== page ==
Now, although you have never heard of Wide Sargasso Sea, the names Bertha and Rochester are not new. This is because Rhys’s novel is considered the first spin-off in literature; in fact, it is a prequel to Jane Eyre, the most famous novel by the most fortunate of the Brontë sisters, Charlotte. For those who don’t know it, Jane Eyre talks about this young girl who was born without her parents, who lived with obnoxious relatives and who fell in love with the rude man she worked for in her adolescence – Mr Rochester – nothing you haven’t already read. The story becomes interesting when the marriage between Jane and Mr Rochester does not take place because of the discovery that he is actually already married to a certain “mad” woman named Bertha Mason. Fast-forward to the end of the book, **spoiler alert** Jane manages to marry the man after he goes blind in a fire caused by the infamous Bertha, where she comes out dead. Happy ending. The book was praised by the critics of the time and still chosen in all English Literature courses as one of the fundamental texts of the nineteenth century on a par with Dickens and Austen. The real problem lies in the description of the main antagonist Bertha; Brontë briefly describes the wife with the usual negative stereotypes with which nineteenth-century literature identified the inhabitants of the colonies. The impact that Brontë’s novel had and still has on the black community is very strong. Quoting Tyrese L. Coleman’s article Reading Jane Eyre While Black – which clearly shows the difficulty in accepting such a stereotypical and negative description – “I no longer have to participate in the mental gymnastics that were required to turn white protagonists black. I don’t have to read a book like Jane Eyre that makes me feel shame for relating more to the demonic, non-white villain than the actual heroine.”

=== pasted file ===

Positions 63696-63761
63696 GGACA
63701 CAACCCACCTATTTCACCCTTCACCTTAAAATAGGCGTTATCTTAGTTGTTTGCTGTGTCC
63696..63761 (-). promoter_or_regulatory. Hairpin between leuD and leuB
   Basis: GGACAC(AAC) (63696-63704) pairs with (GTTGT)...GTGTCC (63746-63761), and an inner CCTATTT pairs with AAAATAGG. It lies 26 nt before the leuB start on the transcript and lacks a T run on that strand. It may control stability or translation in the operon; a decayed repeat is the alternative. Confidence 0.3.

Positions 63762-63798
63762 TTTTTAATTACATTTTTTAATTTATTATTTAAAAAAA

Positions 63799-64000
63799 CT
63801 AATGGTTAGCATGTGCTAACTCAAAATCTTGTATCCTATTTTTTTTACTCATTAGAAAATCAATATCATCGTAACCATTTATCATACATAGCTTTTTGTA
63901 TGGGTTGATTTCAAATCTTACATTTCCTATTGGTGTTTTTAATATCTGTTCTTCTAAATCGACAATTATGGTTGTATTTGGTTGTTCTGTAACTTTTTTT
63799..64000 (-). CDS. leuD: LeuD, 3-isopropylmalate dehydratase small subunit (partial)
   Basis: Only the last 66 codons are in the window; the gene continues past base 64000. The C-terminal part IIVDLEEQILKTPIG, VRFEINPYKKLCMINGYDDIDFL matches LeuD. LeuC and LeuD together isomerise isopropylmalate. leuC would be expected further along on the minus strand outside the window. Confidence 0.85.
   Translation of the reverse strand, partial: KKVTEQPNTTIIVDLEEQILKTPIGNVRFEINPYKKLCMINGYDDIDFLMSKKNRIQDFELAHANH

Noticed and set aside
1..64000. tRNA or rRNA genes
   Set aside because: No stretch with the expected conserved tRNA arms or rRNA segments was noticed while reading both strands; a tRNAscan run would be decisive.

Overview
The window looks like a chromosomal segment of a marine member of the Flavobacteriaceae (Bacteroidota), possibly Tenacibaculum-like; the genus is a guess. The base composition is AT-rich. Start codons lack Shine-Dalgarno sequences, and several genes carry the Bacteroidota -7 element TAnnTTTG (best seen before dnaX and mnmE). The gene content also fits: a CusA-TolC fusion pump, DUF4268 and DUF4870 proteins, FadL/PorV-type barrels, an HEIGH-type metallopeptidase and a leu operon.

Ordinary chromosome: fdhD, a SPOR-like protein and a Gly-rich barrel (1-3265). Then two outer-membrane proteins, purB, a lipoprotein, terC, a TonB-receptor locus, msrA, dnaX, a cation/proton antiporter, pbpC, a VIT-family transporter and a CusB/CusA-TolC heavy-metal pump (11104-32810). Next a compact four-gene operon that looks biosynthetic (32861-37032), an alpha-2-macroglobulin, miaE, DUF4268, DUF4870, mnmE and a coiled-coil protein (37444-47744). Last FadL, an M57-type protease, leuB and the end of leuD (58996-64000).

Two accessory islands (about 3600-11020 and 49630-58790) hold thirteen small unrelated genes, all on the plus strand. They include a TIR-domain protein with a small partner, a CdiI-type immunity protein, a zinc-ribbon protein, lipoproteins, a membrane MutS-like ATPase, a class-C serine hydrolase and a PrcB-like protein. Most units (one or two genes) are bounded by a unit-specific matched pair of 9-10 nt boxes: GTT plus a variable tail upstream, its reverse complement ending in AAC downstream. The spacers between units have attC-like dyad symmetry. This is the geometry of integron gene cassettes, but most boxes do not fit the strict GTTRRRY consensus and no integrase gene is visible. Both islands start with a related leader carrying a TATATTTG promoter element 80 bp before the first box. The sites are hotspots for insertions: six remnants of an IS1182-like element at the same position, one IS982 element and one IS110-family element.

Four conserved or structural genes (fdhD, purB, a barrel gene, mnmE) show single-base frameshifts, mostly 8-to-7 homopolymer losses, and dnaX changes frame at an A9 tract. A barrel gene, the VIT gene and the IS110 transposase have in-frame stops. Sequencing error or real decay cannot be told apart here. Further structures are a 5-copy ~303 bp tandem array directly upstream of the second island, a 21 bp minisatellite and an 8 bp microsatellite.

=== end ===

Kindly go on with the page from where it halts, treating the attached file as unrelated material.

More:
Wide Sargasso Sea could appear as little more than a dramatic love story, well written of course, but without much more. Instead, the narrative structure of the whole story is extraordinary: Jean Rhys, with Antoinette’s story, has not only reconstructed the stages of an inexorable dissolution, of a failed marriage; not only she explored the difficult connivance between whites, blacks and Creoles; not only she reflected on the immovable dominance that the male wants over the female; she has also reconstructed, in a fascinating intertextual leap, the story of the character of a madwoman, wife of the male protagonist, who appears in Jane Eyre. As if struck by this literary shadow, Jean Rhys gives her a face, a story, a dignity that perhaps allows those who have read Brontë’s novel to redefine certain coordinates. She does not reinvent nor modify Brontë’s character but gives her back that human dimension that in the pages of Jane Eyre is denied. Her madness is the desperate reaction to her condemned isolation, to the drama of not knowing whether she is black or white, to her unfulfilled desire to belong. “’Is there another side?’ I said. ‘There is always the other side, always” (Wide Sargasso Sea, Jean Rhys).